Dr. Ann Marie Navar is an assistant professor of medicine and researcher at the Duke University Research Institute. Her work is focused on preventing cardiovascular disease through blood pressure and cholesterol lowering, implementation science, and improved risk prediction and communication. 

As vice president and distinguished engineer, Kevin Shekleton is responsible for coordinating cyber-security strategy and implementation across teams, mobile architecture and contemporary interoperability standards such as SMART® on FHIR® and CDS Hooks.  

5. code Learning Lab (codes: #8000-8019) 

code Learning Lab is a two-day immersion event designed exclusively for IT leaders and developers during CHC. This workshop gives innovators of all skill levels a place to learn how to integrate new apps or easily transfer discrete data using Cerner open standards through real-world use cases, easy-to-use code and curated courses from Cerner’s top engineering talent.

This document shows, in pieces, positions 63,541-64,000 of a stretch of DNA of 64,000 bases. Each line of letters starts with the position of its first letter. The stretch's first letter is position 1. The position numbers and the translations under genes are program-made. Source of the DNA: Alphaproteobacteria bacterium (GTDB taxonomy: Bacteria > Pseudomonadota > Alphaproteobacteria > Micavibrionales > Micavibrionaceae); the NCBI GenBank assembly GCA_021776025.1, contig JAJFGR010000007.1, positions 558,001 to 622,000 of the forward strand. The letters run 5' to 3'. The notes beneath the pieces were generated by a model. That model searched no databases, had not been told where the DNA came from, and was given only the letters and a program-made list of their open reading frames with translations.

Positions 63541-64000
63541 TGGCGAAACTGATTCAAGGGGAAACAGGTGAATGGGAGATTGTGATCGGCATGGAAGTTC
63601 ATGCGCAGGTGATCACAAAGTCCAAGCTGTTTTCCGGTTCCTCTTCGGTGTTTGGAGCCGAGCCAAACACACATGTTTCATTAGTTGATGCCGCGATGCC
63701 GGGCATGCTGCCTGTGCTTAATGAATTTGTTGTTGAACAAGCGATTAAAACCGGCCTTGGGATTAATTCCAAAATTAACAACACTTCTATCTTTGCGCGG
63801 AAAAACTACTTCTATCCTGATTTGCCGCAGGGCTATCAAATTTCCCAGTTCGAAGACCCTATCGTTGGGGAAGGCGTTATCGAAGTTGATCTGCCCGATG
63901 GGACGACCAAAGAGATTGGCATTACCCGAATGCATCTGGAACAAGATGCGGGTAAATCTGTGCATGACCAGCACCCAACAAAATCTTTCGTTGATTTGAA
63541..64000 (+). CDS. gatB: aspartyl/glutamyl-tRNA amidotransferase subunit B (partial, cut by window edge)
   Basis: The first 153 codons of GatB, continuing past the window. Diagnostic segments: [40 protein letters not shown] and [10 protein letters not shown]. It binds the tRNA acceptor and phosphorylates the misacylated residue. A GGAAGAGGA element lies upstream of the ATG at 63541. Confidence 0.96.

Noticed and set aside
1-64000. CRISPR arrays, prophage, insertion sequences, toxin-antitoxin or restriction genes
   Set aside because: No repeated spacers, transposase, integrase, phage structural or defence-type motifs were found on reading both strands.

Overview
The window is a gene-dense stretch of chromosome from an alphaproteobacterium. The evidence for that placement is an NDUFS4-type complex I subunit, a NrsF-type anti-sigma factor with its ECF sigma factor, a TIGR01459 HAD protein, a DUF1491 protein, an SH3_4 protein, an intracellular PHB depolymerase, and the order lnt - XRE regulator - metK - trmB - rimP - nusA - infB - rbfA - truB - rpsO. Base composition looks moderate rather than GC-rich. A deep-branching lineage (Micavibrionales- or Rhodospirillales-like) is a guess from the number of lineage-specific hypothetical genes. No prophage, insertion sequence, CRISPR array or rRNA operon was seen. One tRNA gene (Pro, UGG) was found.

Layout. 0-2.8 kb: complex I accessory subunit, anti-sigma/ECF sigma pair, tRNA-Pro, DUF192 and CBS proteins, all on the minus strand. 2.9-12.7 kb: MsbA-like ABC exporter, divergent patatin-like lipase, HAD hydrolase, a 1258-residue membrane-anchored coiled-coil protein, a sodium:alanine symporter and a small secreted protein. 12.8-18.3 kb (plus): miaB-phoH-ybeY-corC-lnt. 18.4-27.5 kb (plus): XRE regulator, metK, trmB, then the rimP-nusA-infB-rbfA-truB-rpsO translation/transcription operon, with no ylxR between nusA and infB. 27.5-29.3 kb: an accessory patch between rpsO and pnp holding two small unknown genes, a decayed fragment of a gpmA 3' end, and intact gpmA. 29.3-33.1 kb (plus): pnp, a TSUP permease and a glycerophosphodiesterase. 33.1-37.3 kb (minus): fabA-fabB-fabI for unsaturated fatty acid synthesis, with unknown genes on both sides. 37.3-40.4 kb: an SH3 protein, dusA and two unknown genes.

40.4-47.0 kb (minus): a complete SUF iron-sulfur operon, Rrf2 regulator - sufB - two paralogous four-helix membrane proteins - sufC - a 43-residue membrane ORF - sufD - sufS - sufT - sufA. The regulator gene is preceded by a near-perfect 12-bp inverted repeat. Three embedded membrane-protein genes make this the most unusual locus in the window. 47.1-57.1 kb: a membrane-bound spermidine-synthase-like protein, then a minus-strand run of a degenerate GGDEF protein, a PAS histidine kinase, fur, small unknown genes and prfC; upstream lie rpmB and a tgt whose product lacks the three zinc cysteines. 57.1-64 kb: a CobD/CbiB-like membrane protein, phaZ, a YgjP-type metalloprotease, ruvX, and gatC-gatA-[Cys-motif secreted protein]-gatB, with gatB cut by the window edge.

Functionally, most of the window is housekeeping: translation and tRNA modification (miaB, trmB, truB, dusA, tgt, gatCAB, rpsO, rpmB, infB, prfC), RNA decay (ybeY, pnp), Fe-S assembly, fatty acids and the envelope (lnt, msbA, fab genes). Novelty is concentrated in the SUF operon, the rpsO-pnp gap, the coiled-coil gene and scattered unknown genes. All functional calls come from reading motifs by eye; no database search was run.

This year features an expanded format that allows attendees flexibility to build their own schedule and choose which education sessions or hands-on labs they will benefit from attending. code open labs will bring real value to attendees who want to roll-up their sleeves and work one-on-one with Cerner’s engineers. Attendees will have freedom to choose from hands-on exercises working with SMART® and FHIR® standards, security or APIs that can be used to transfer data on Cerner HealtheIntentSM platform. Or, you may also choose to bring your own project to the lab and work side-by-side with our engineers or in small groups.  

Cerner Health Conference (CHC) is Cerner’s annual, industry-leading health care event, taking place this year from Oct. 9 – 12 at the Kansas City Convention Center. To learn more or to register for the conference and sign up for education sessions, visit the CHC website.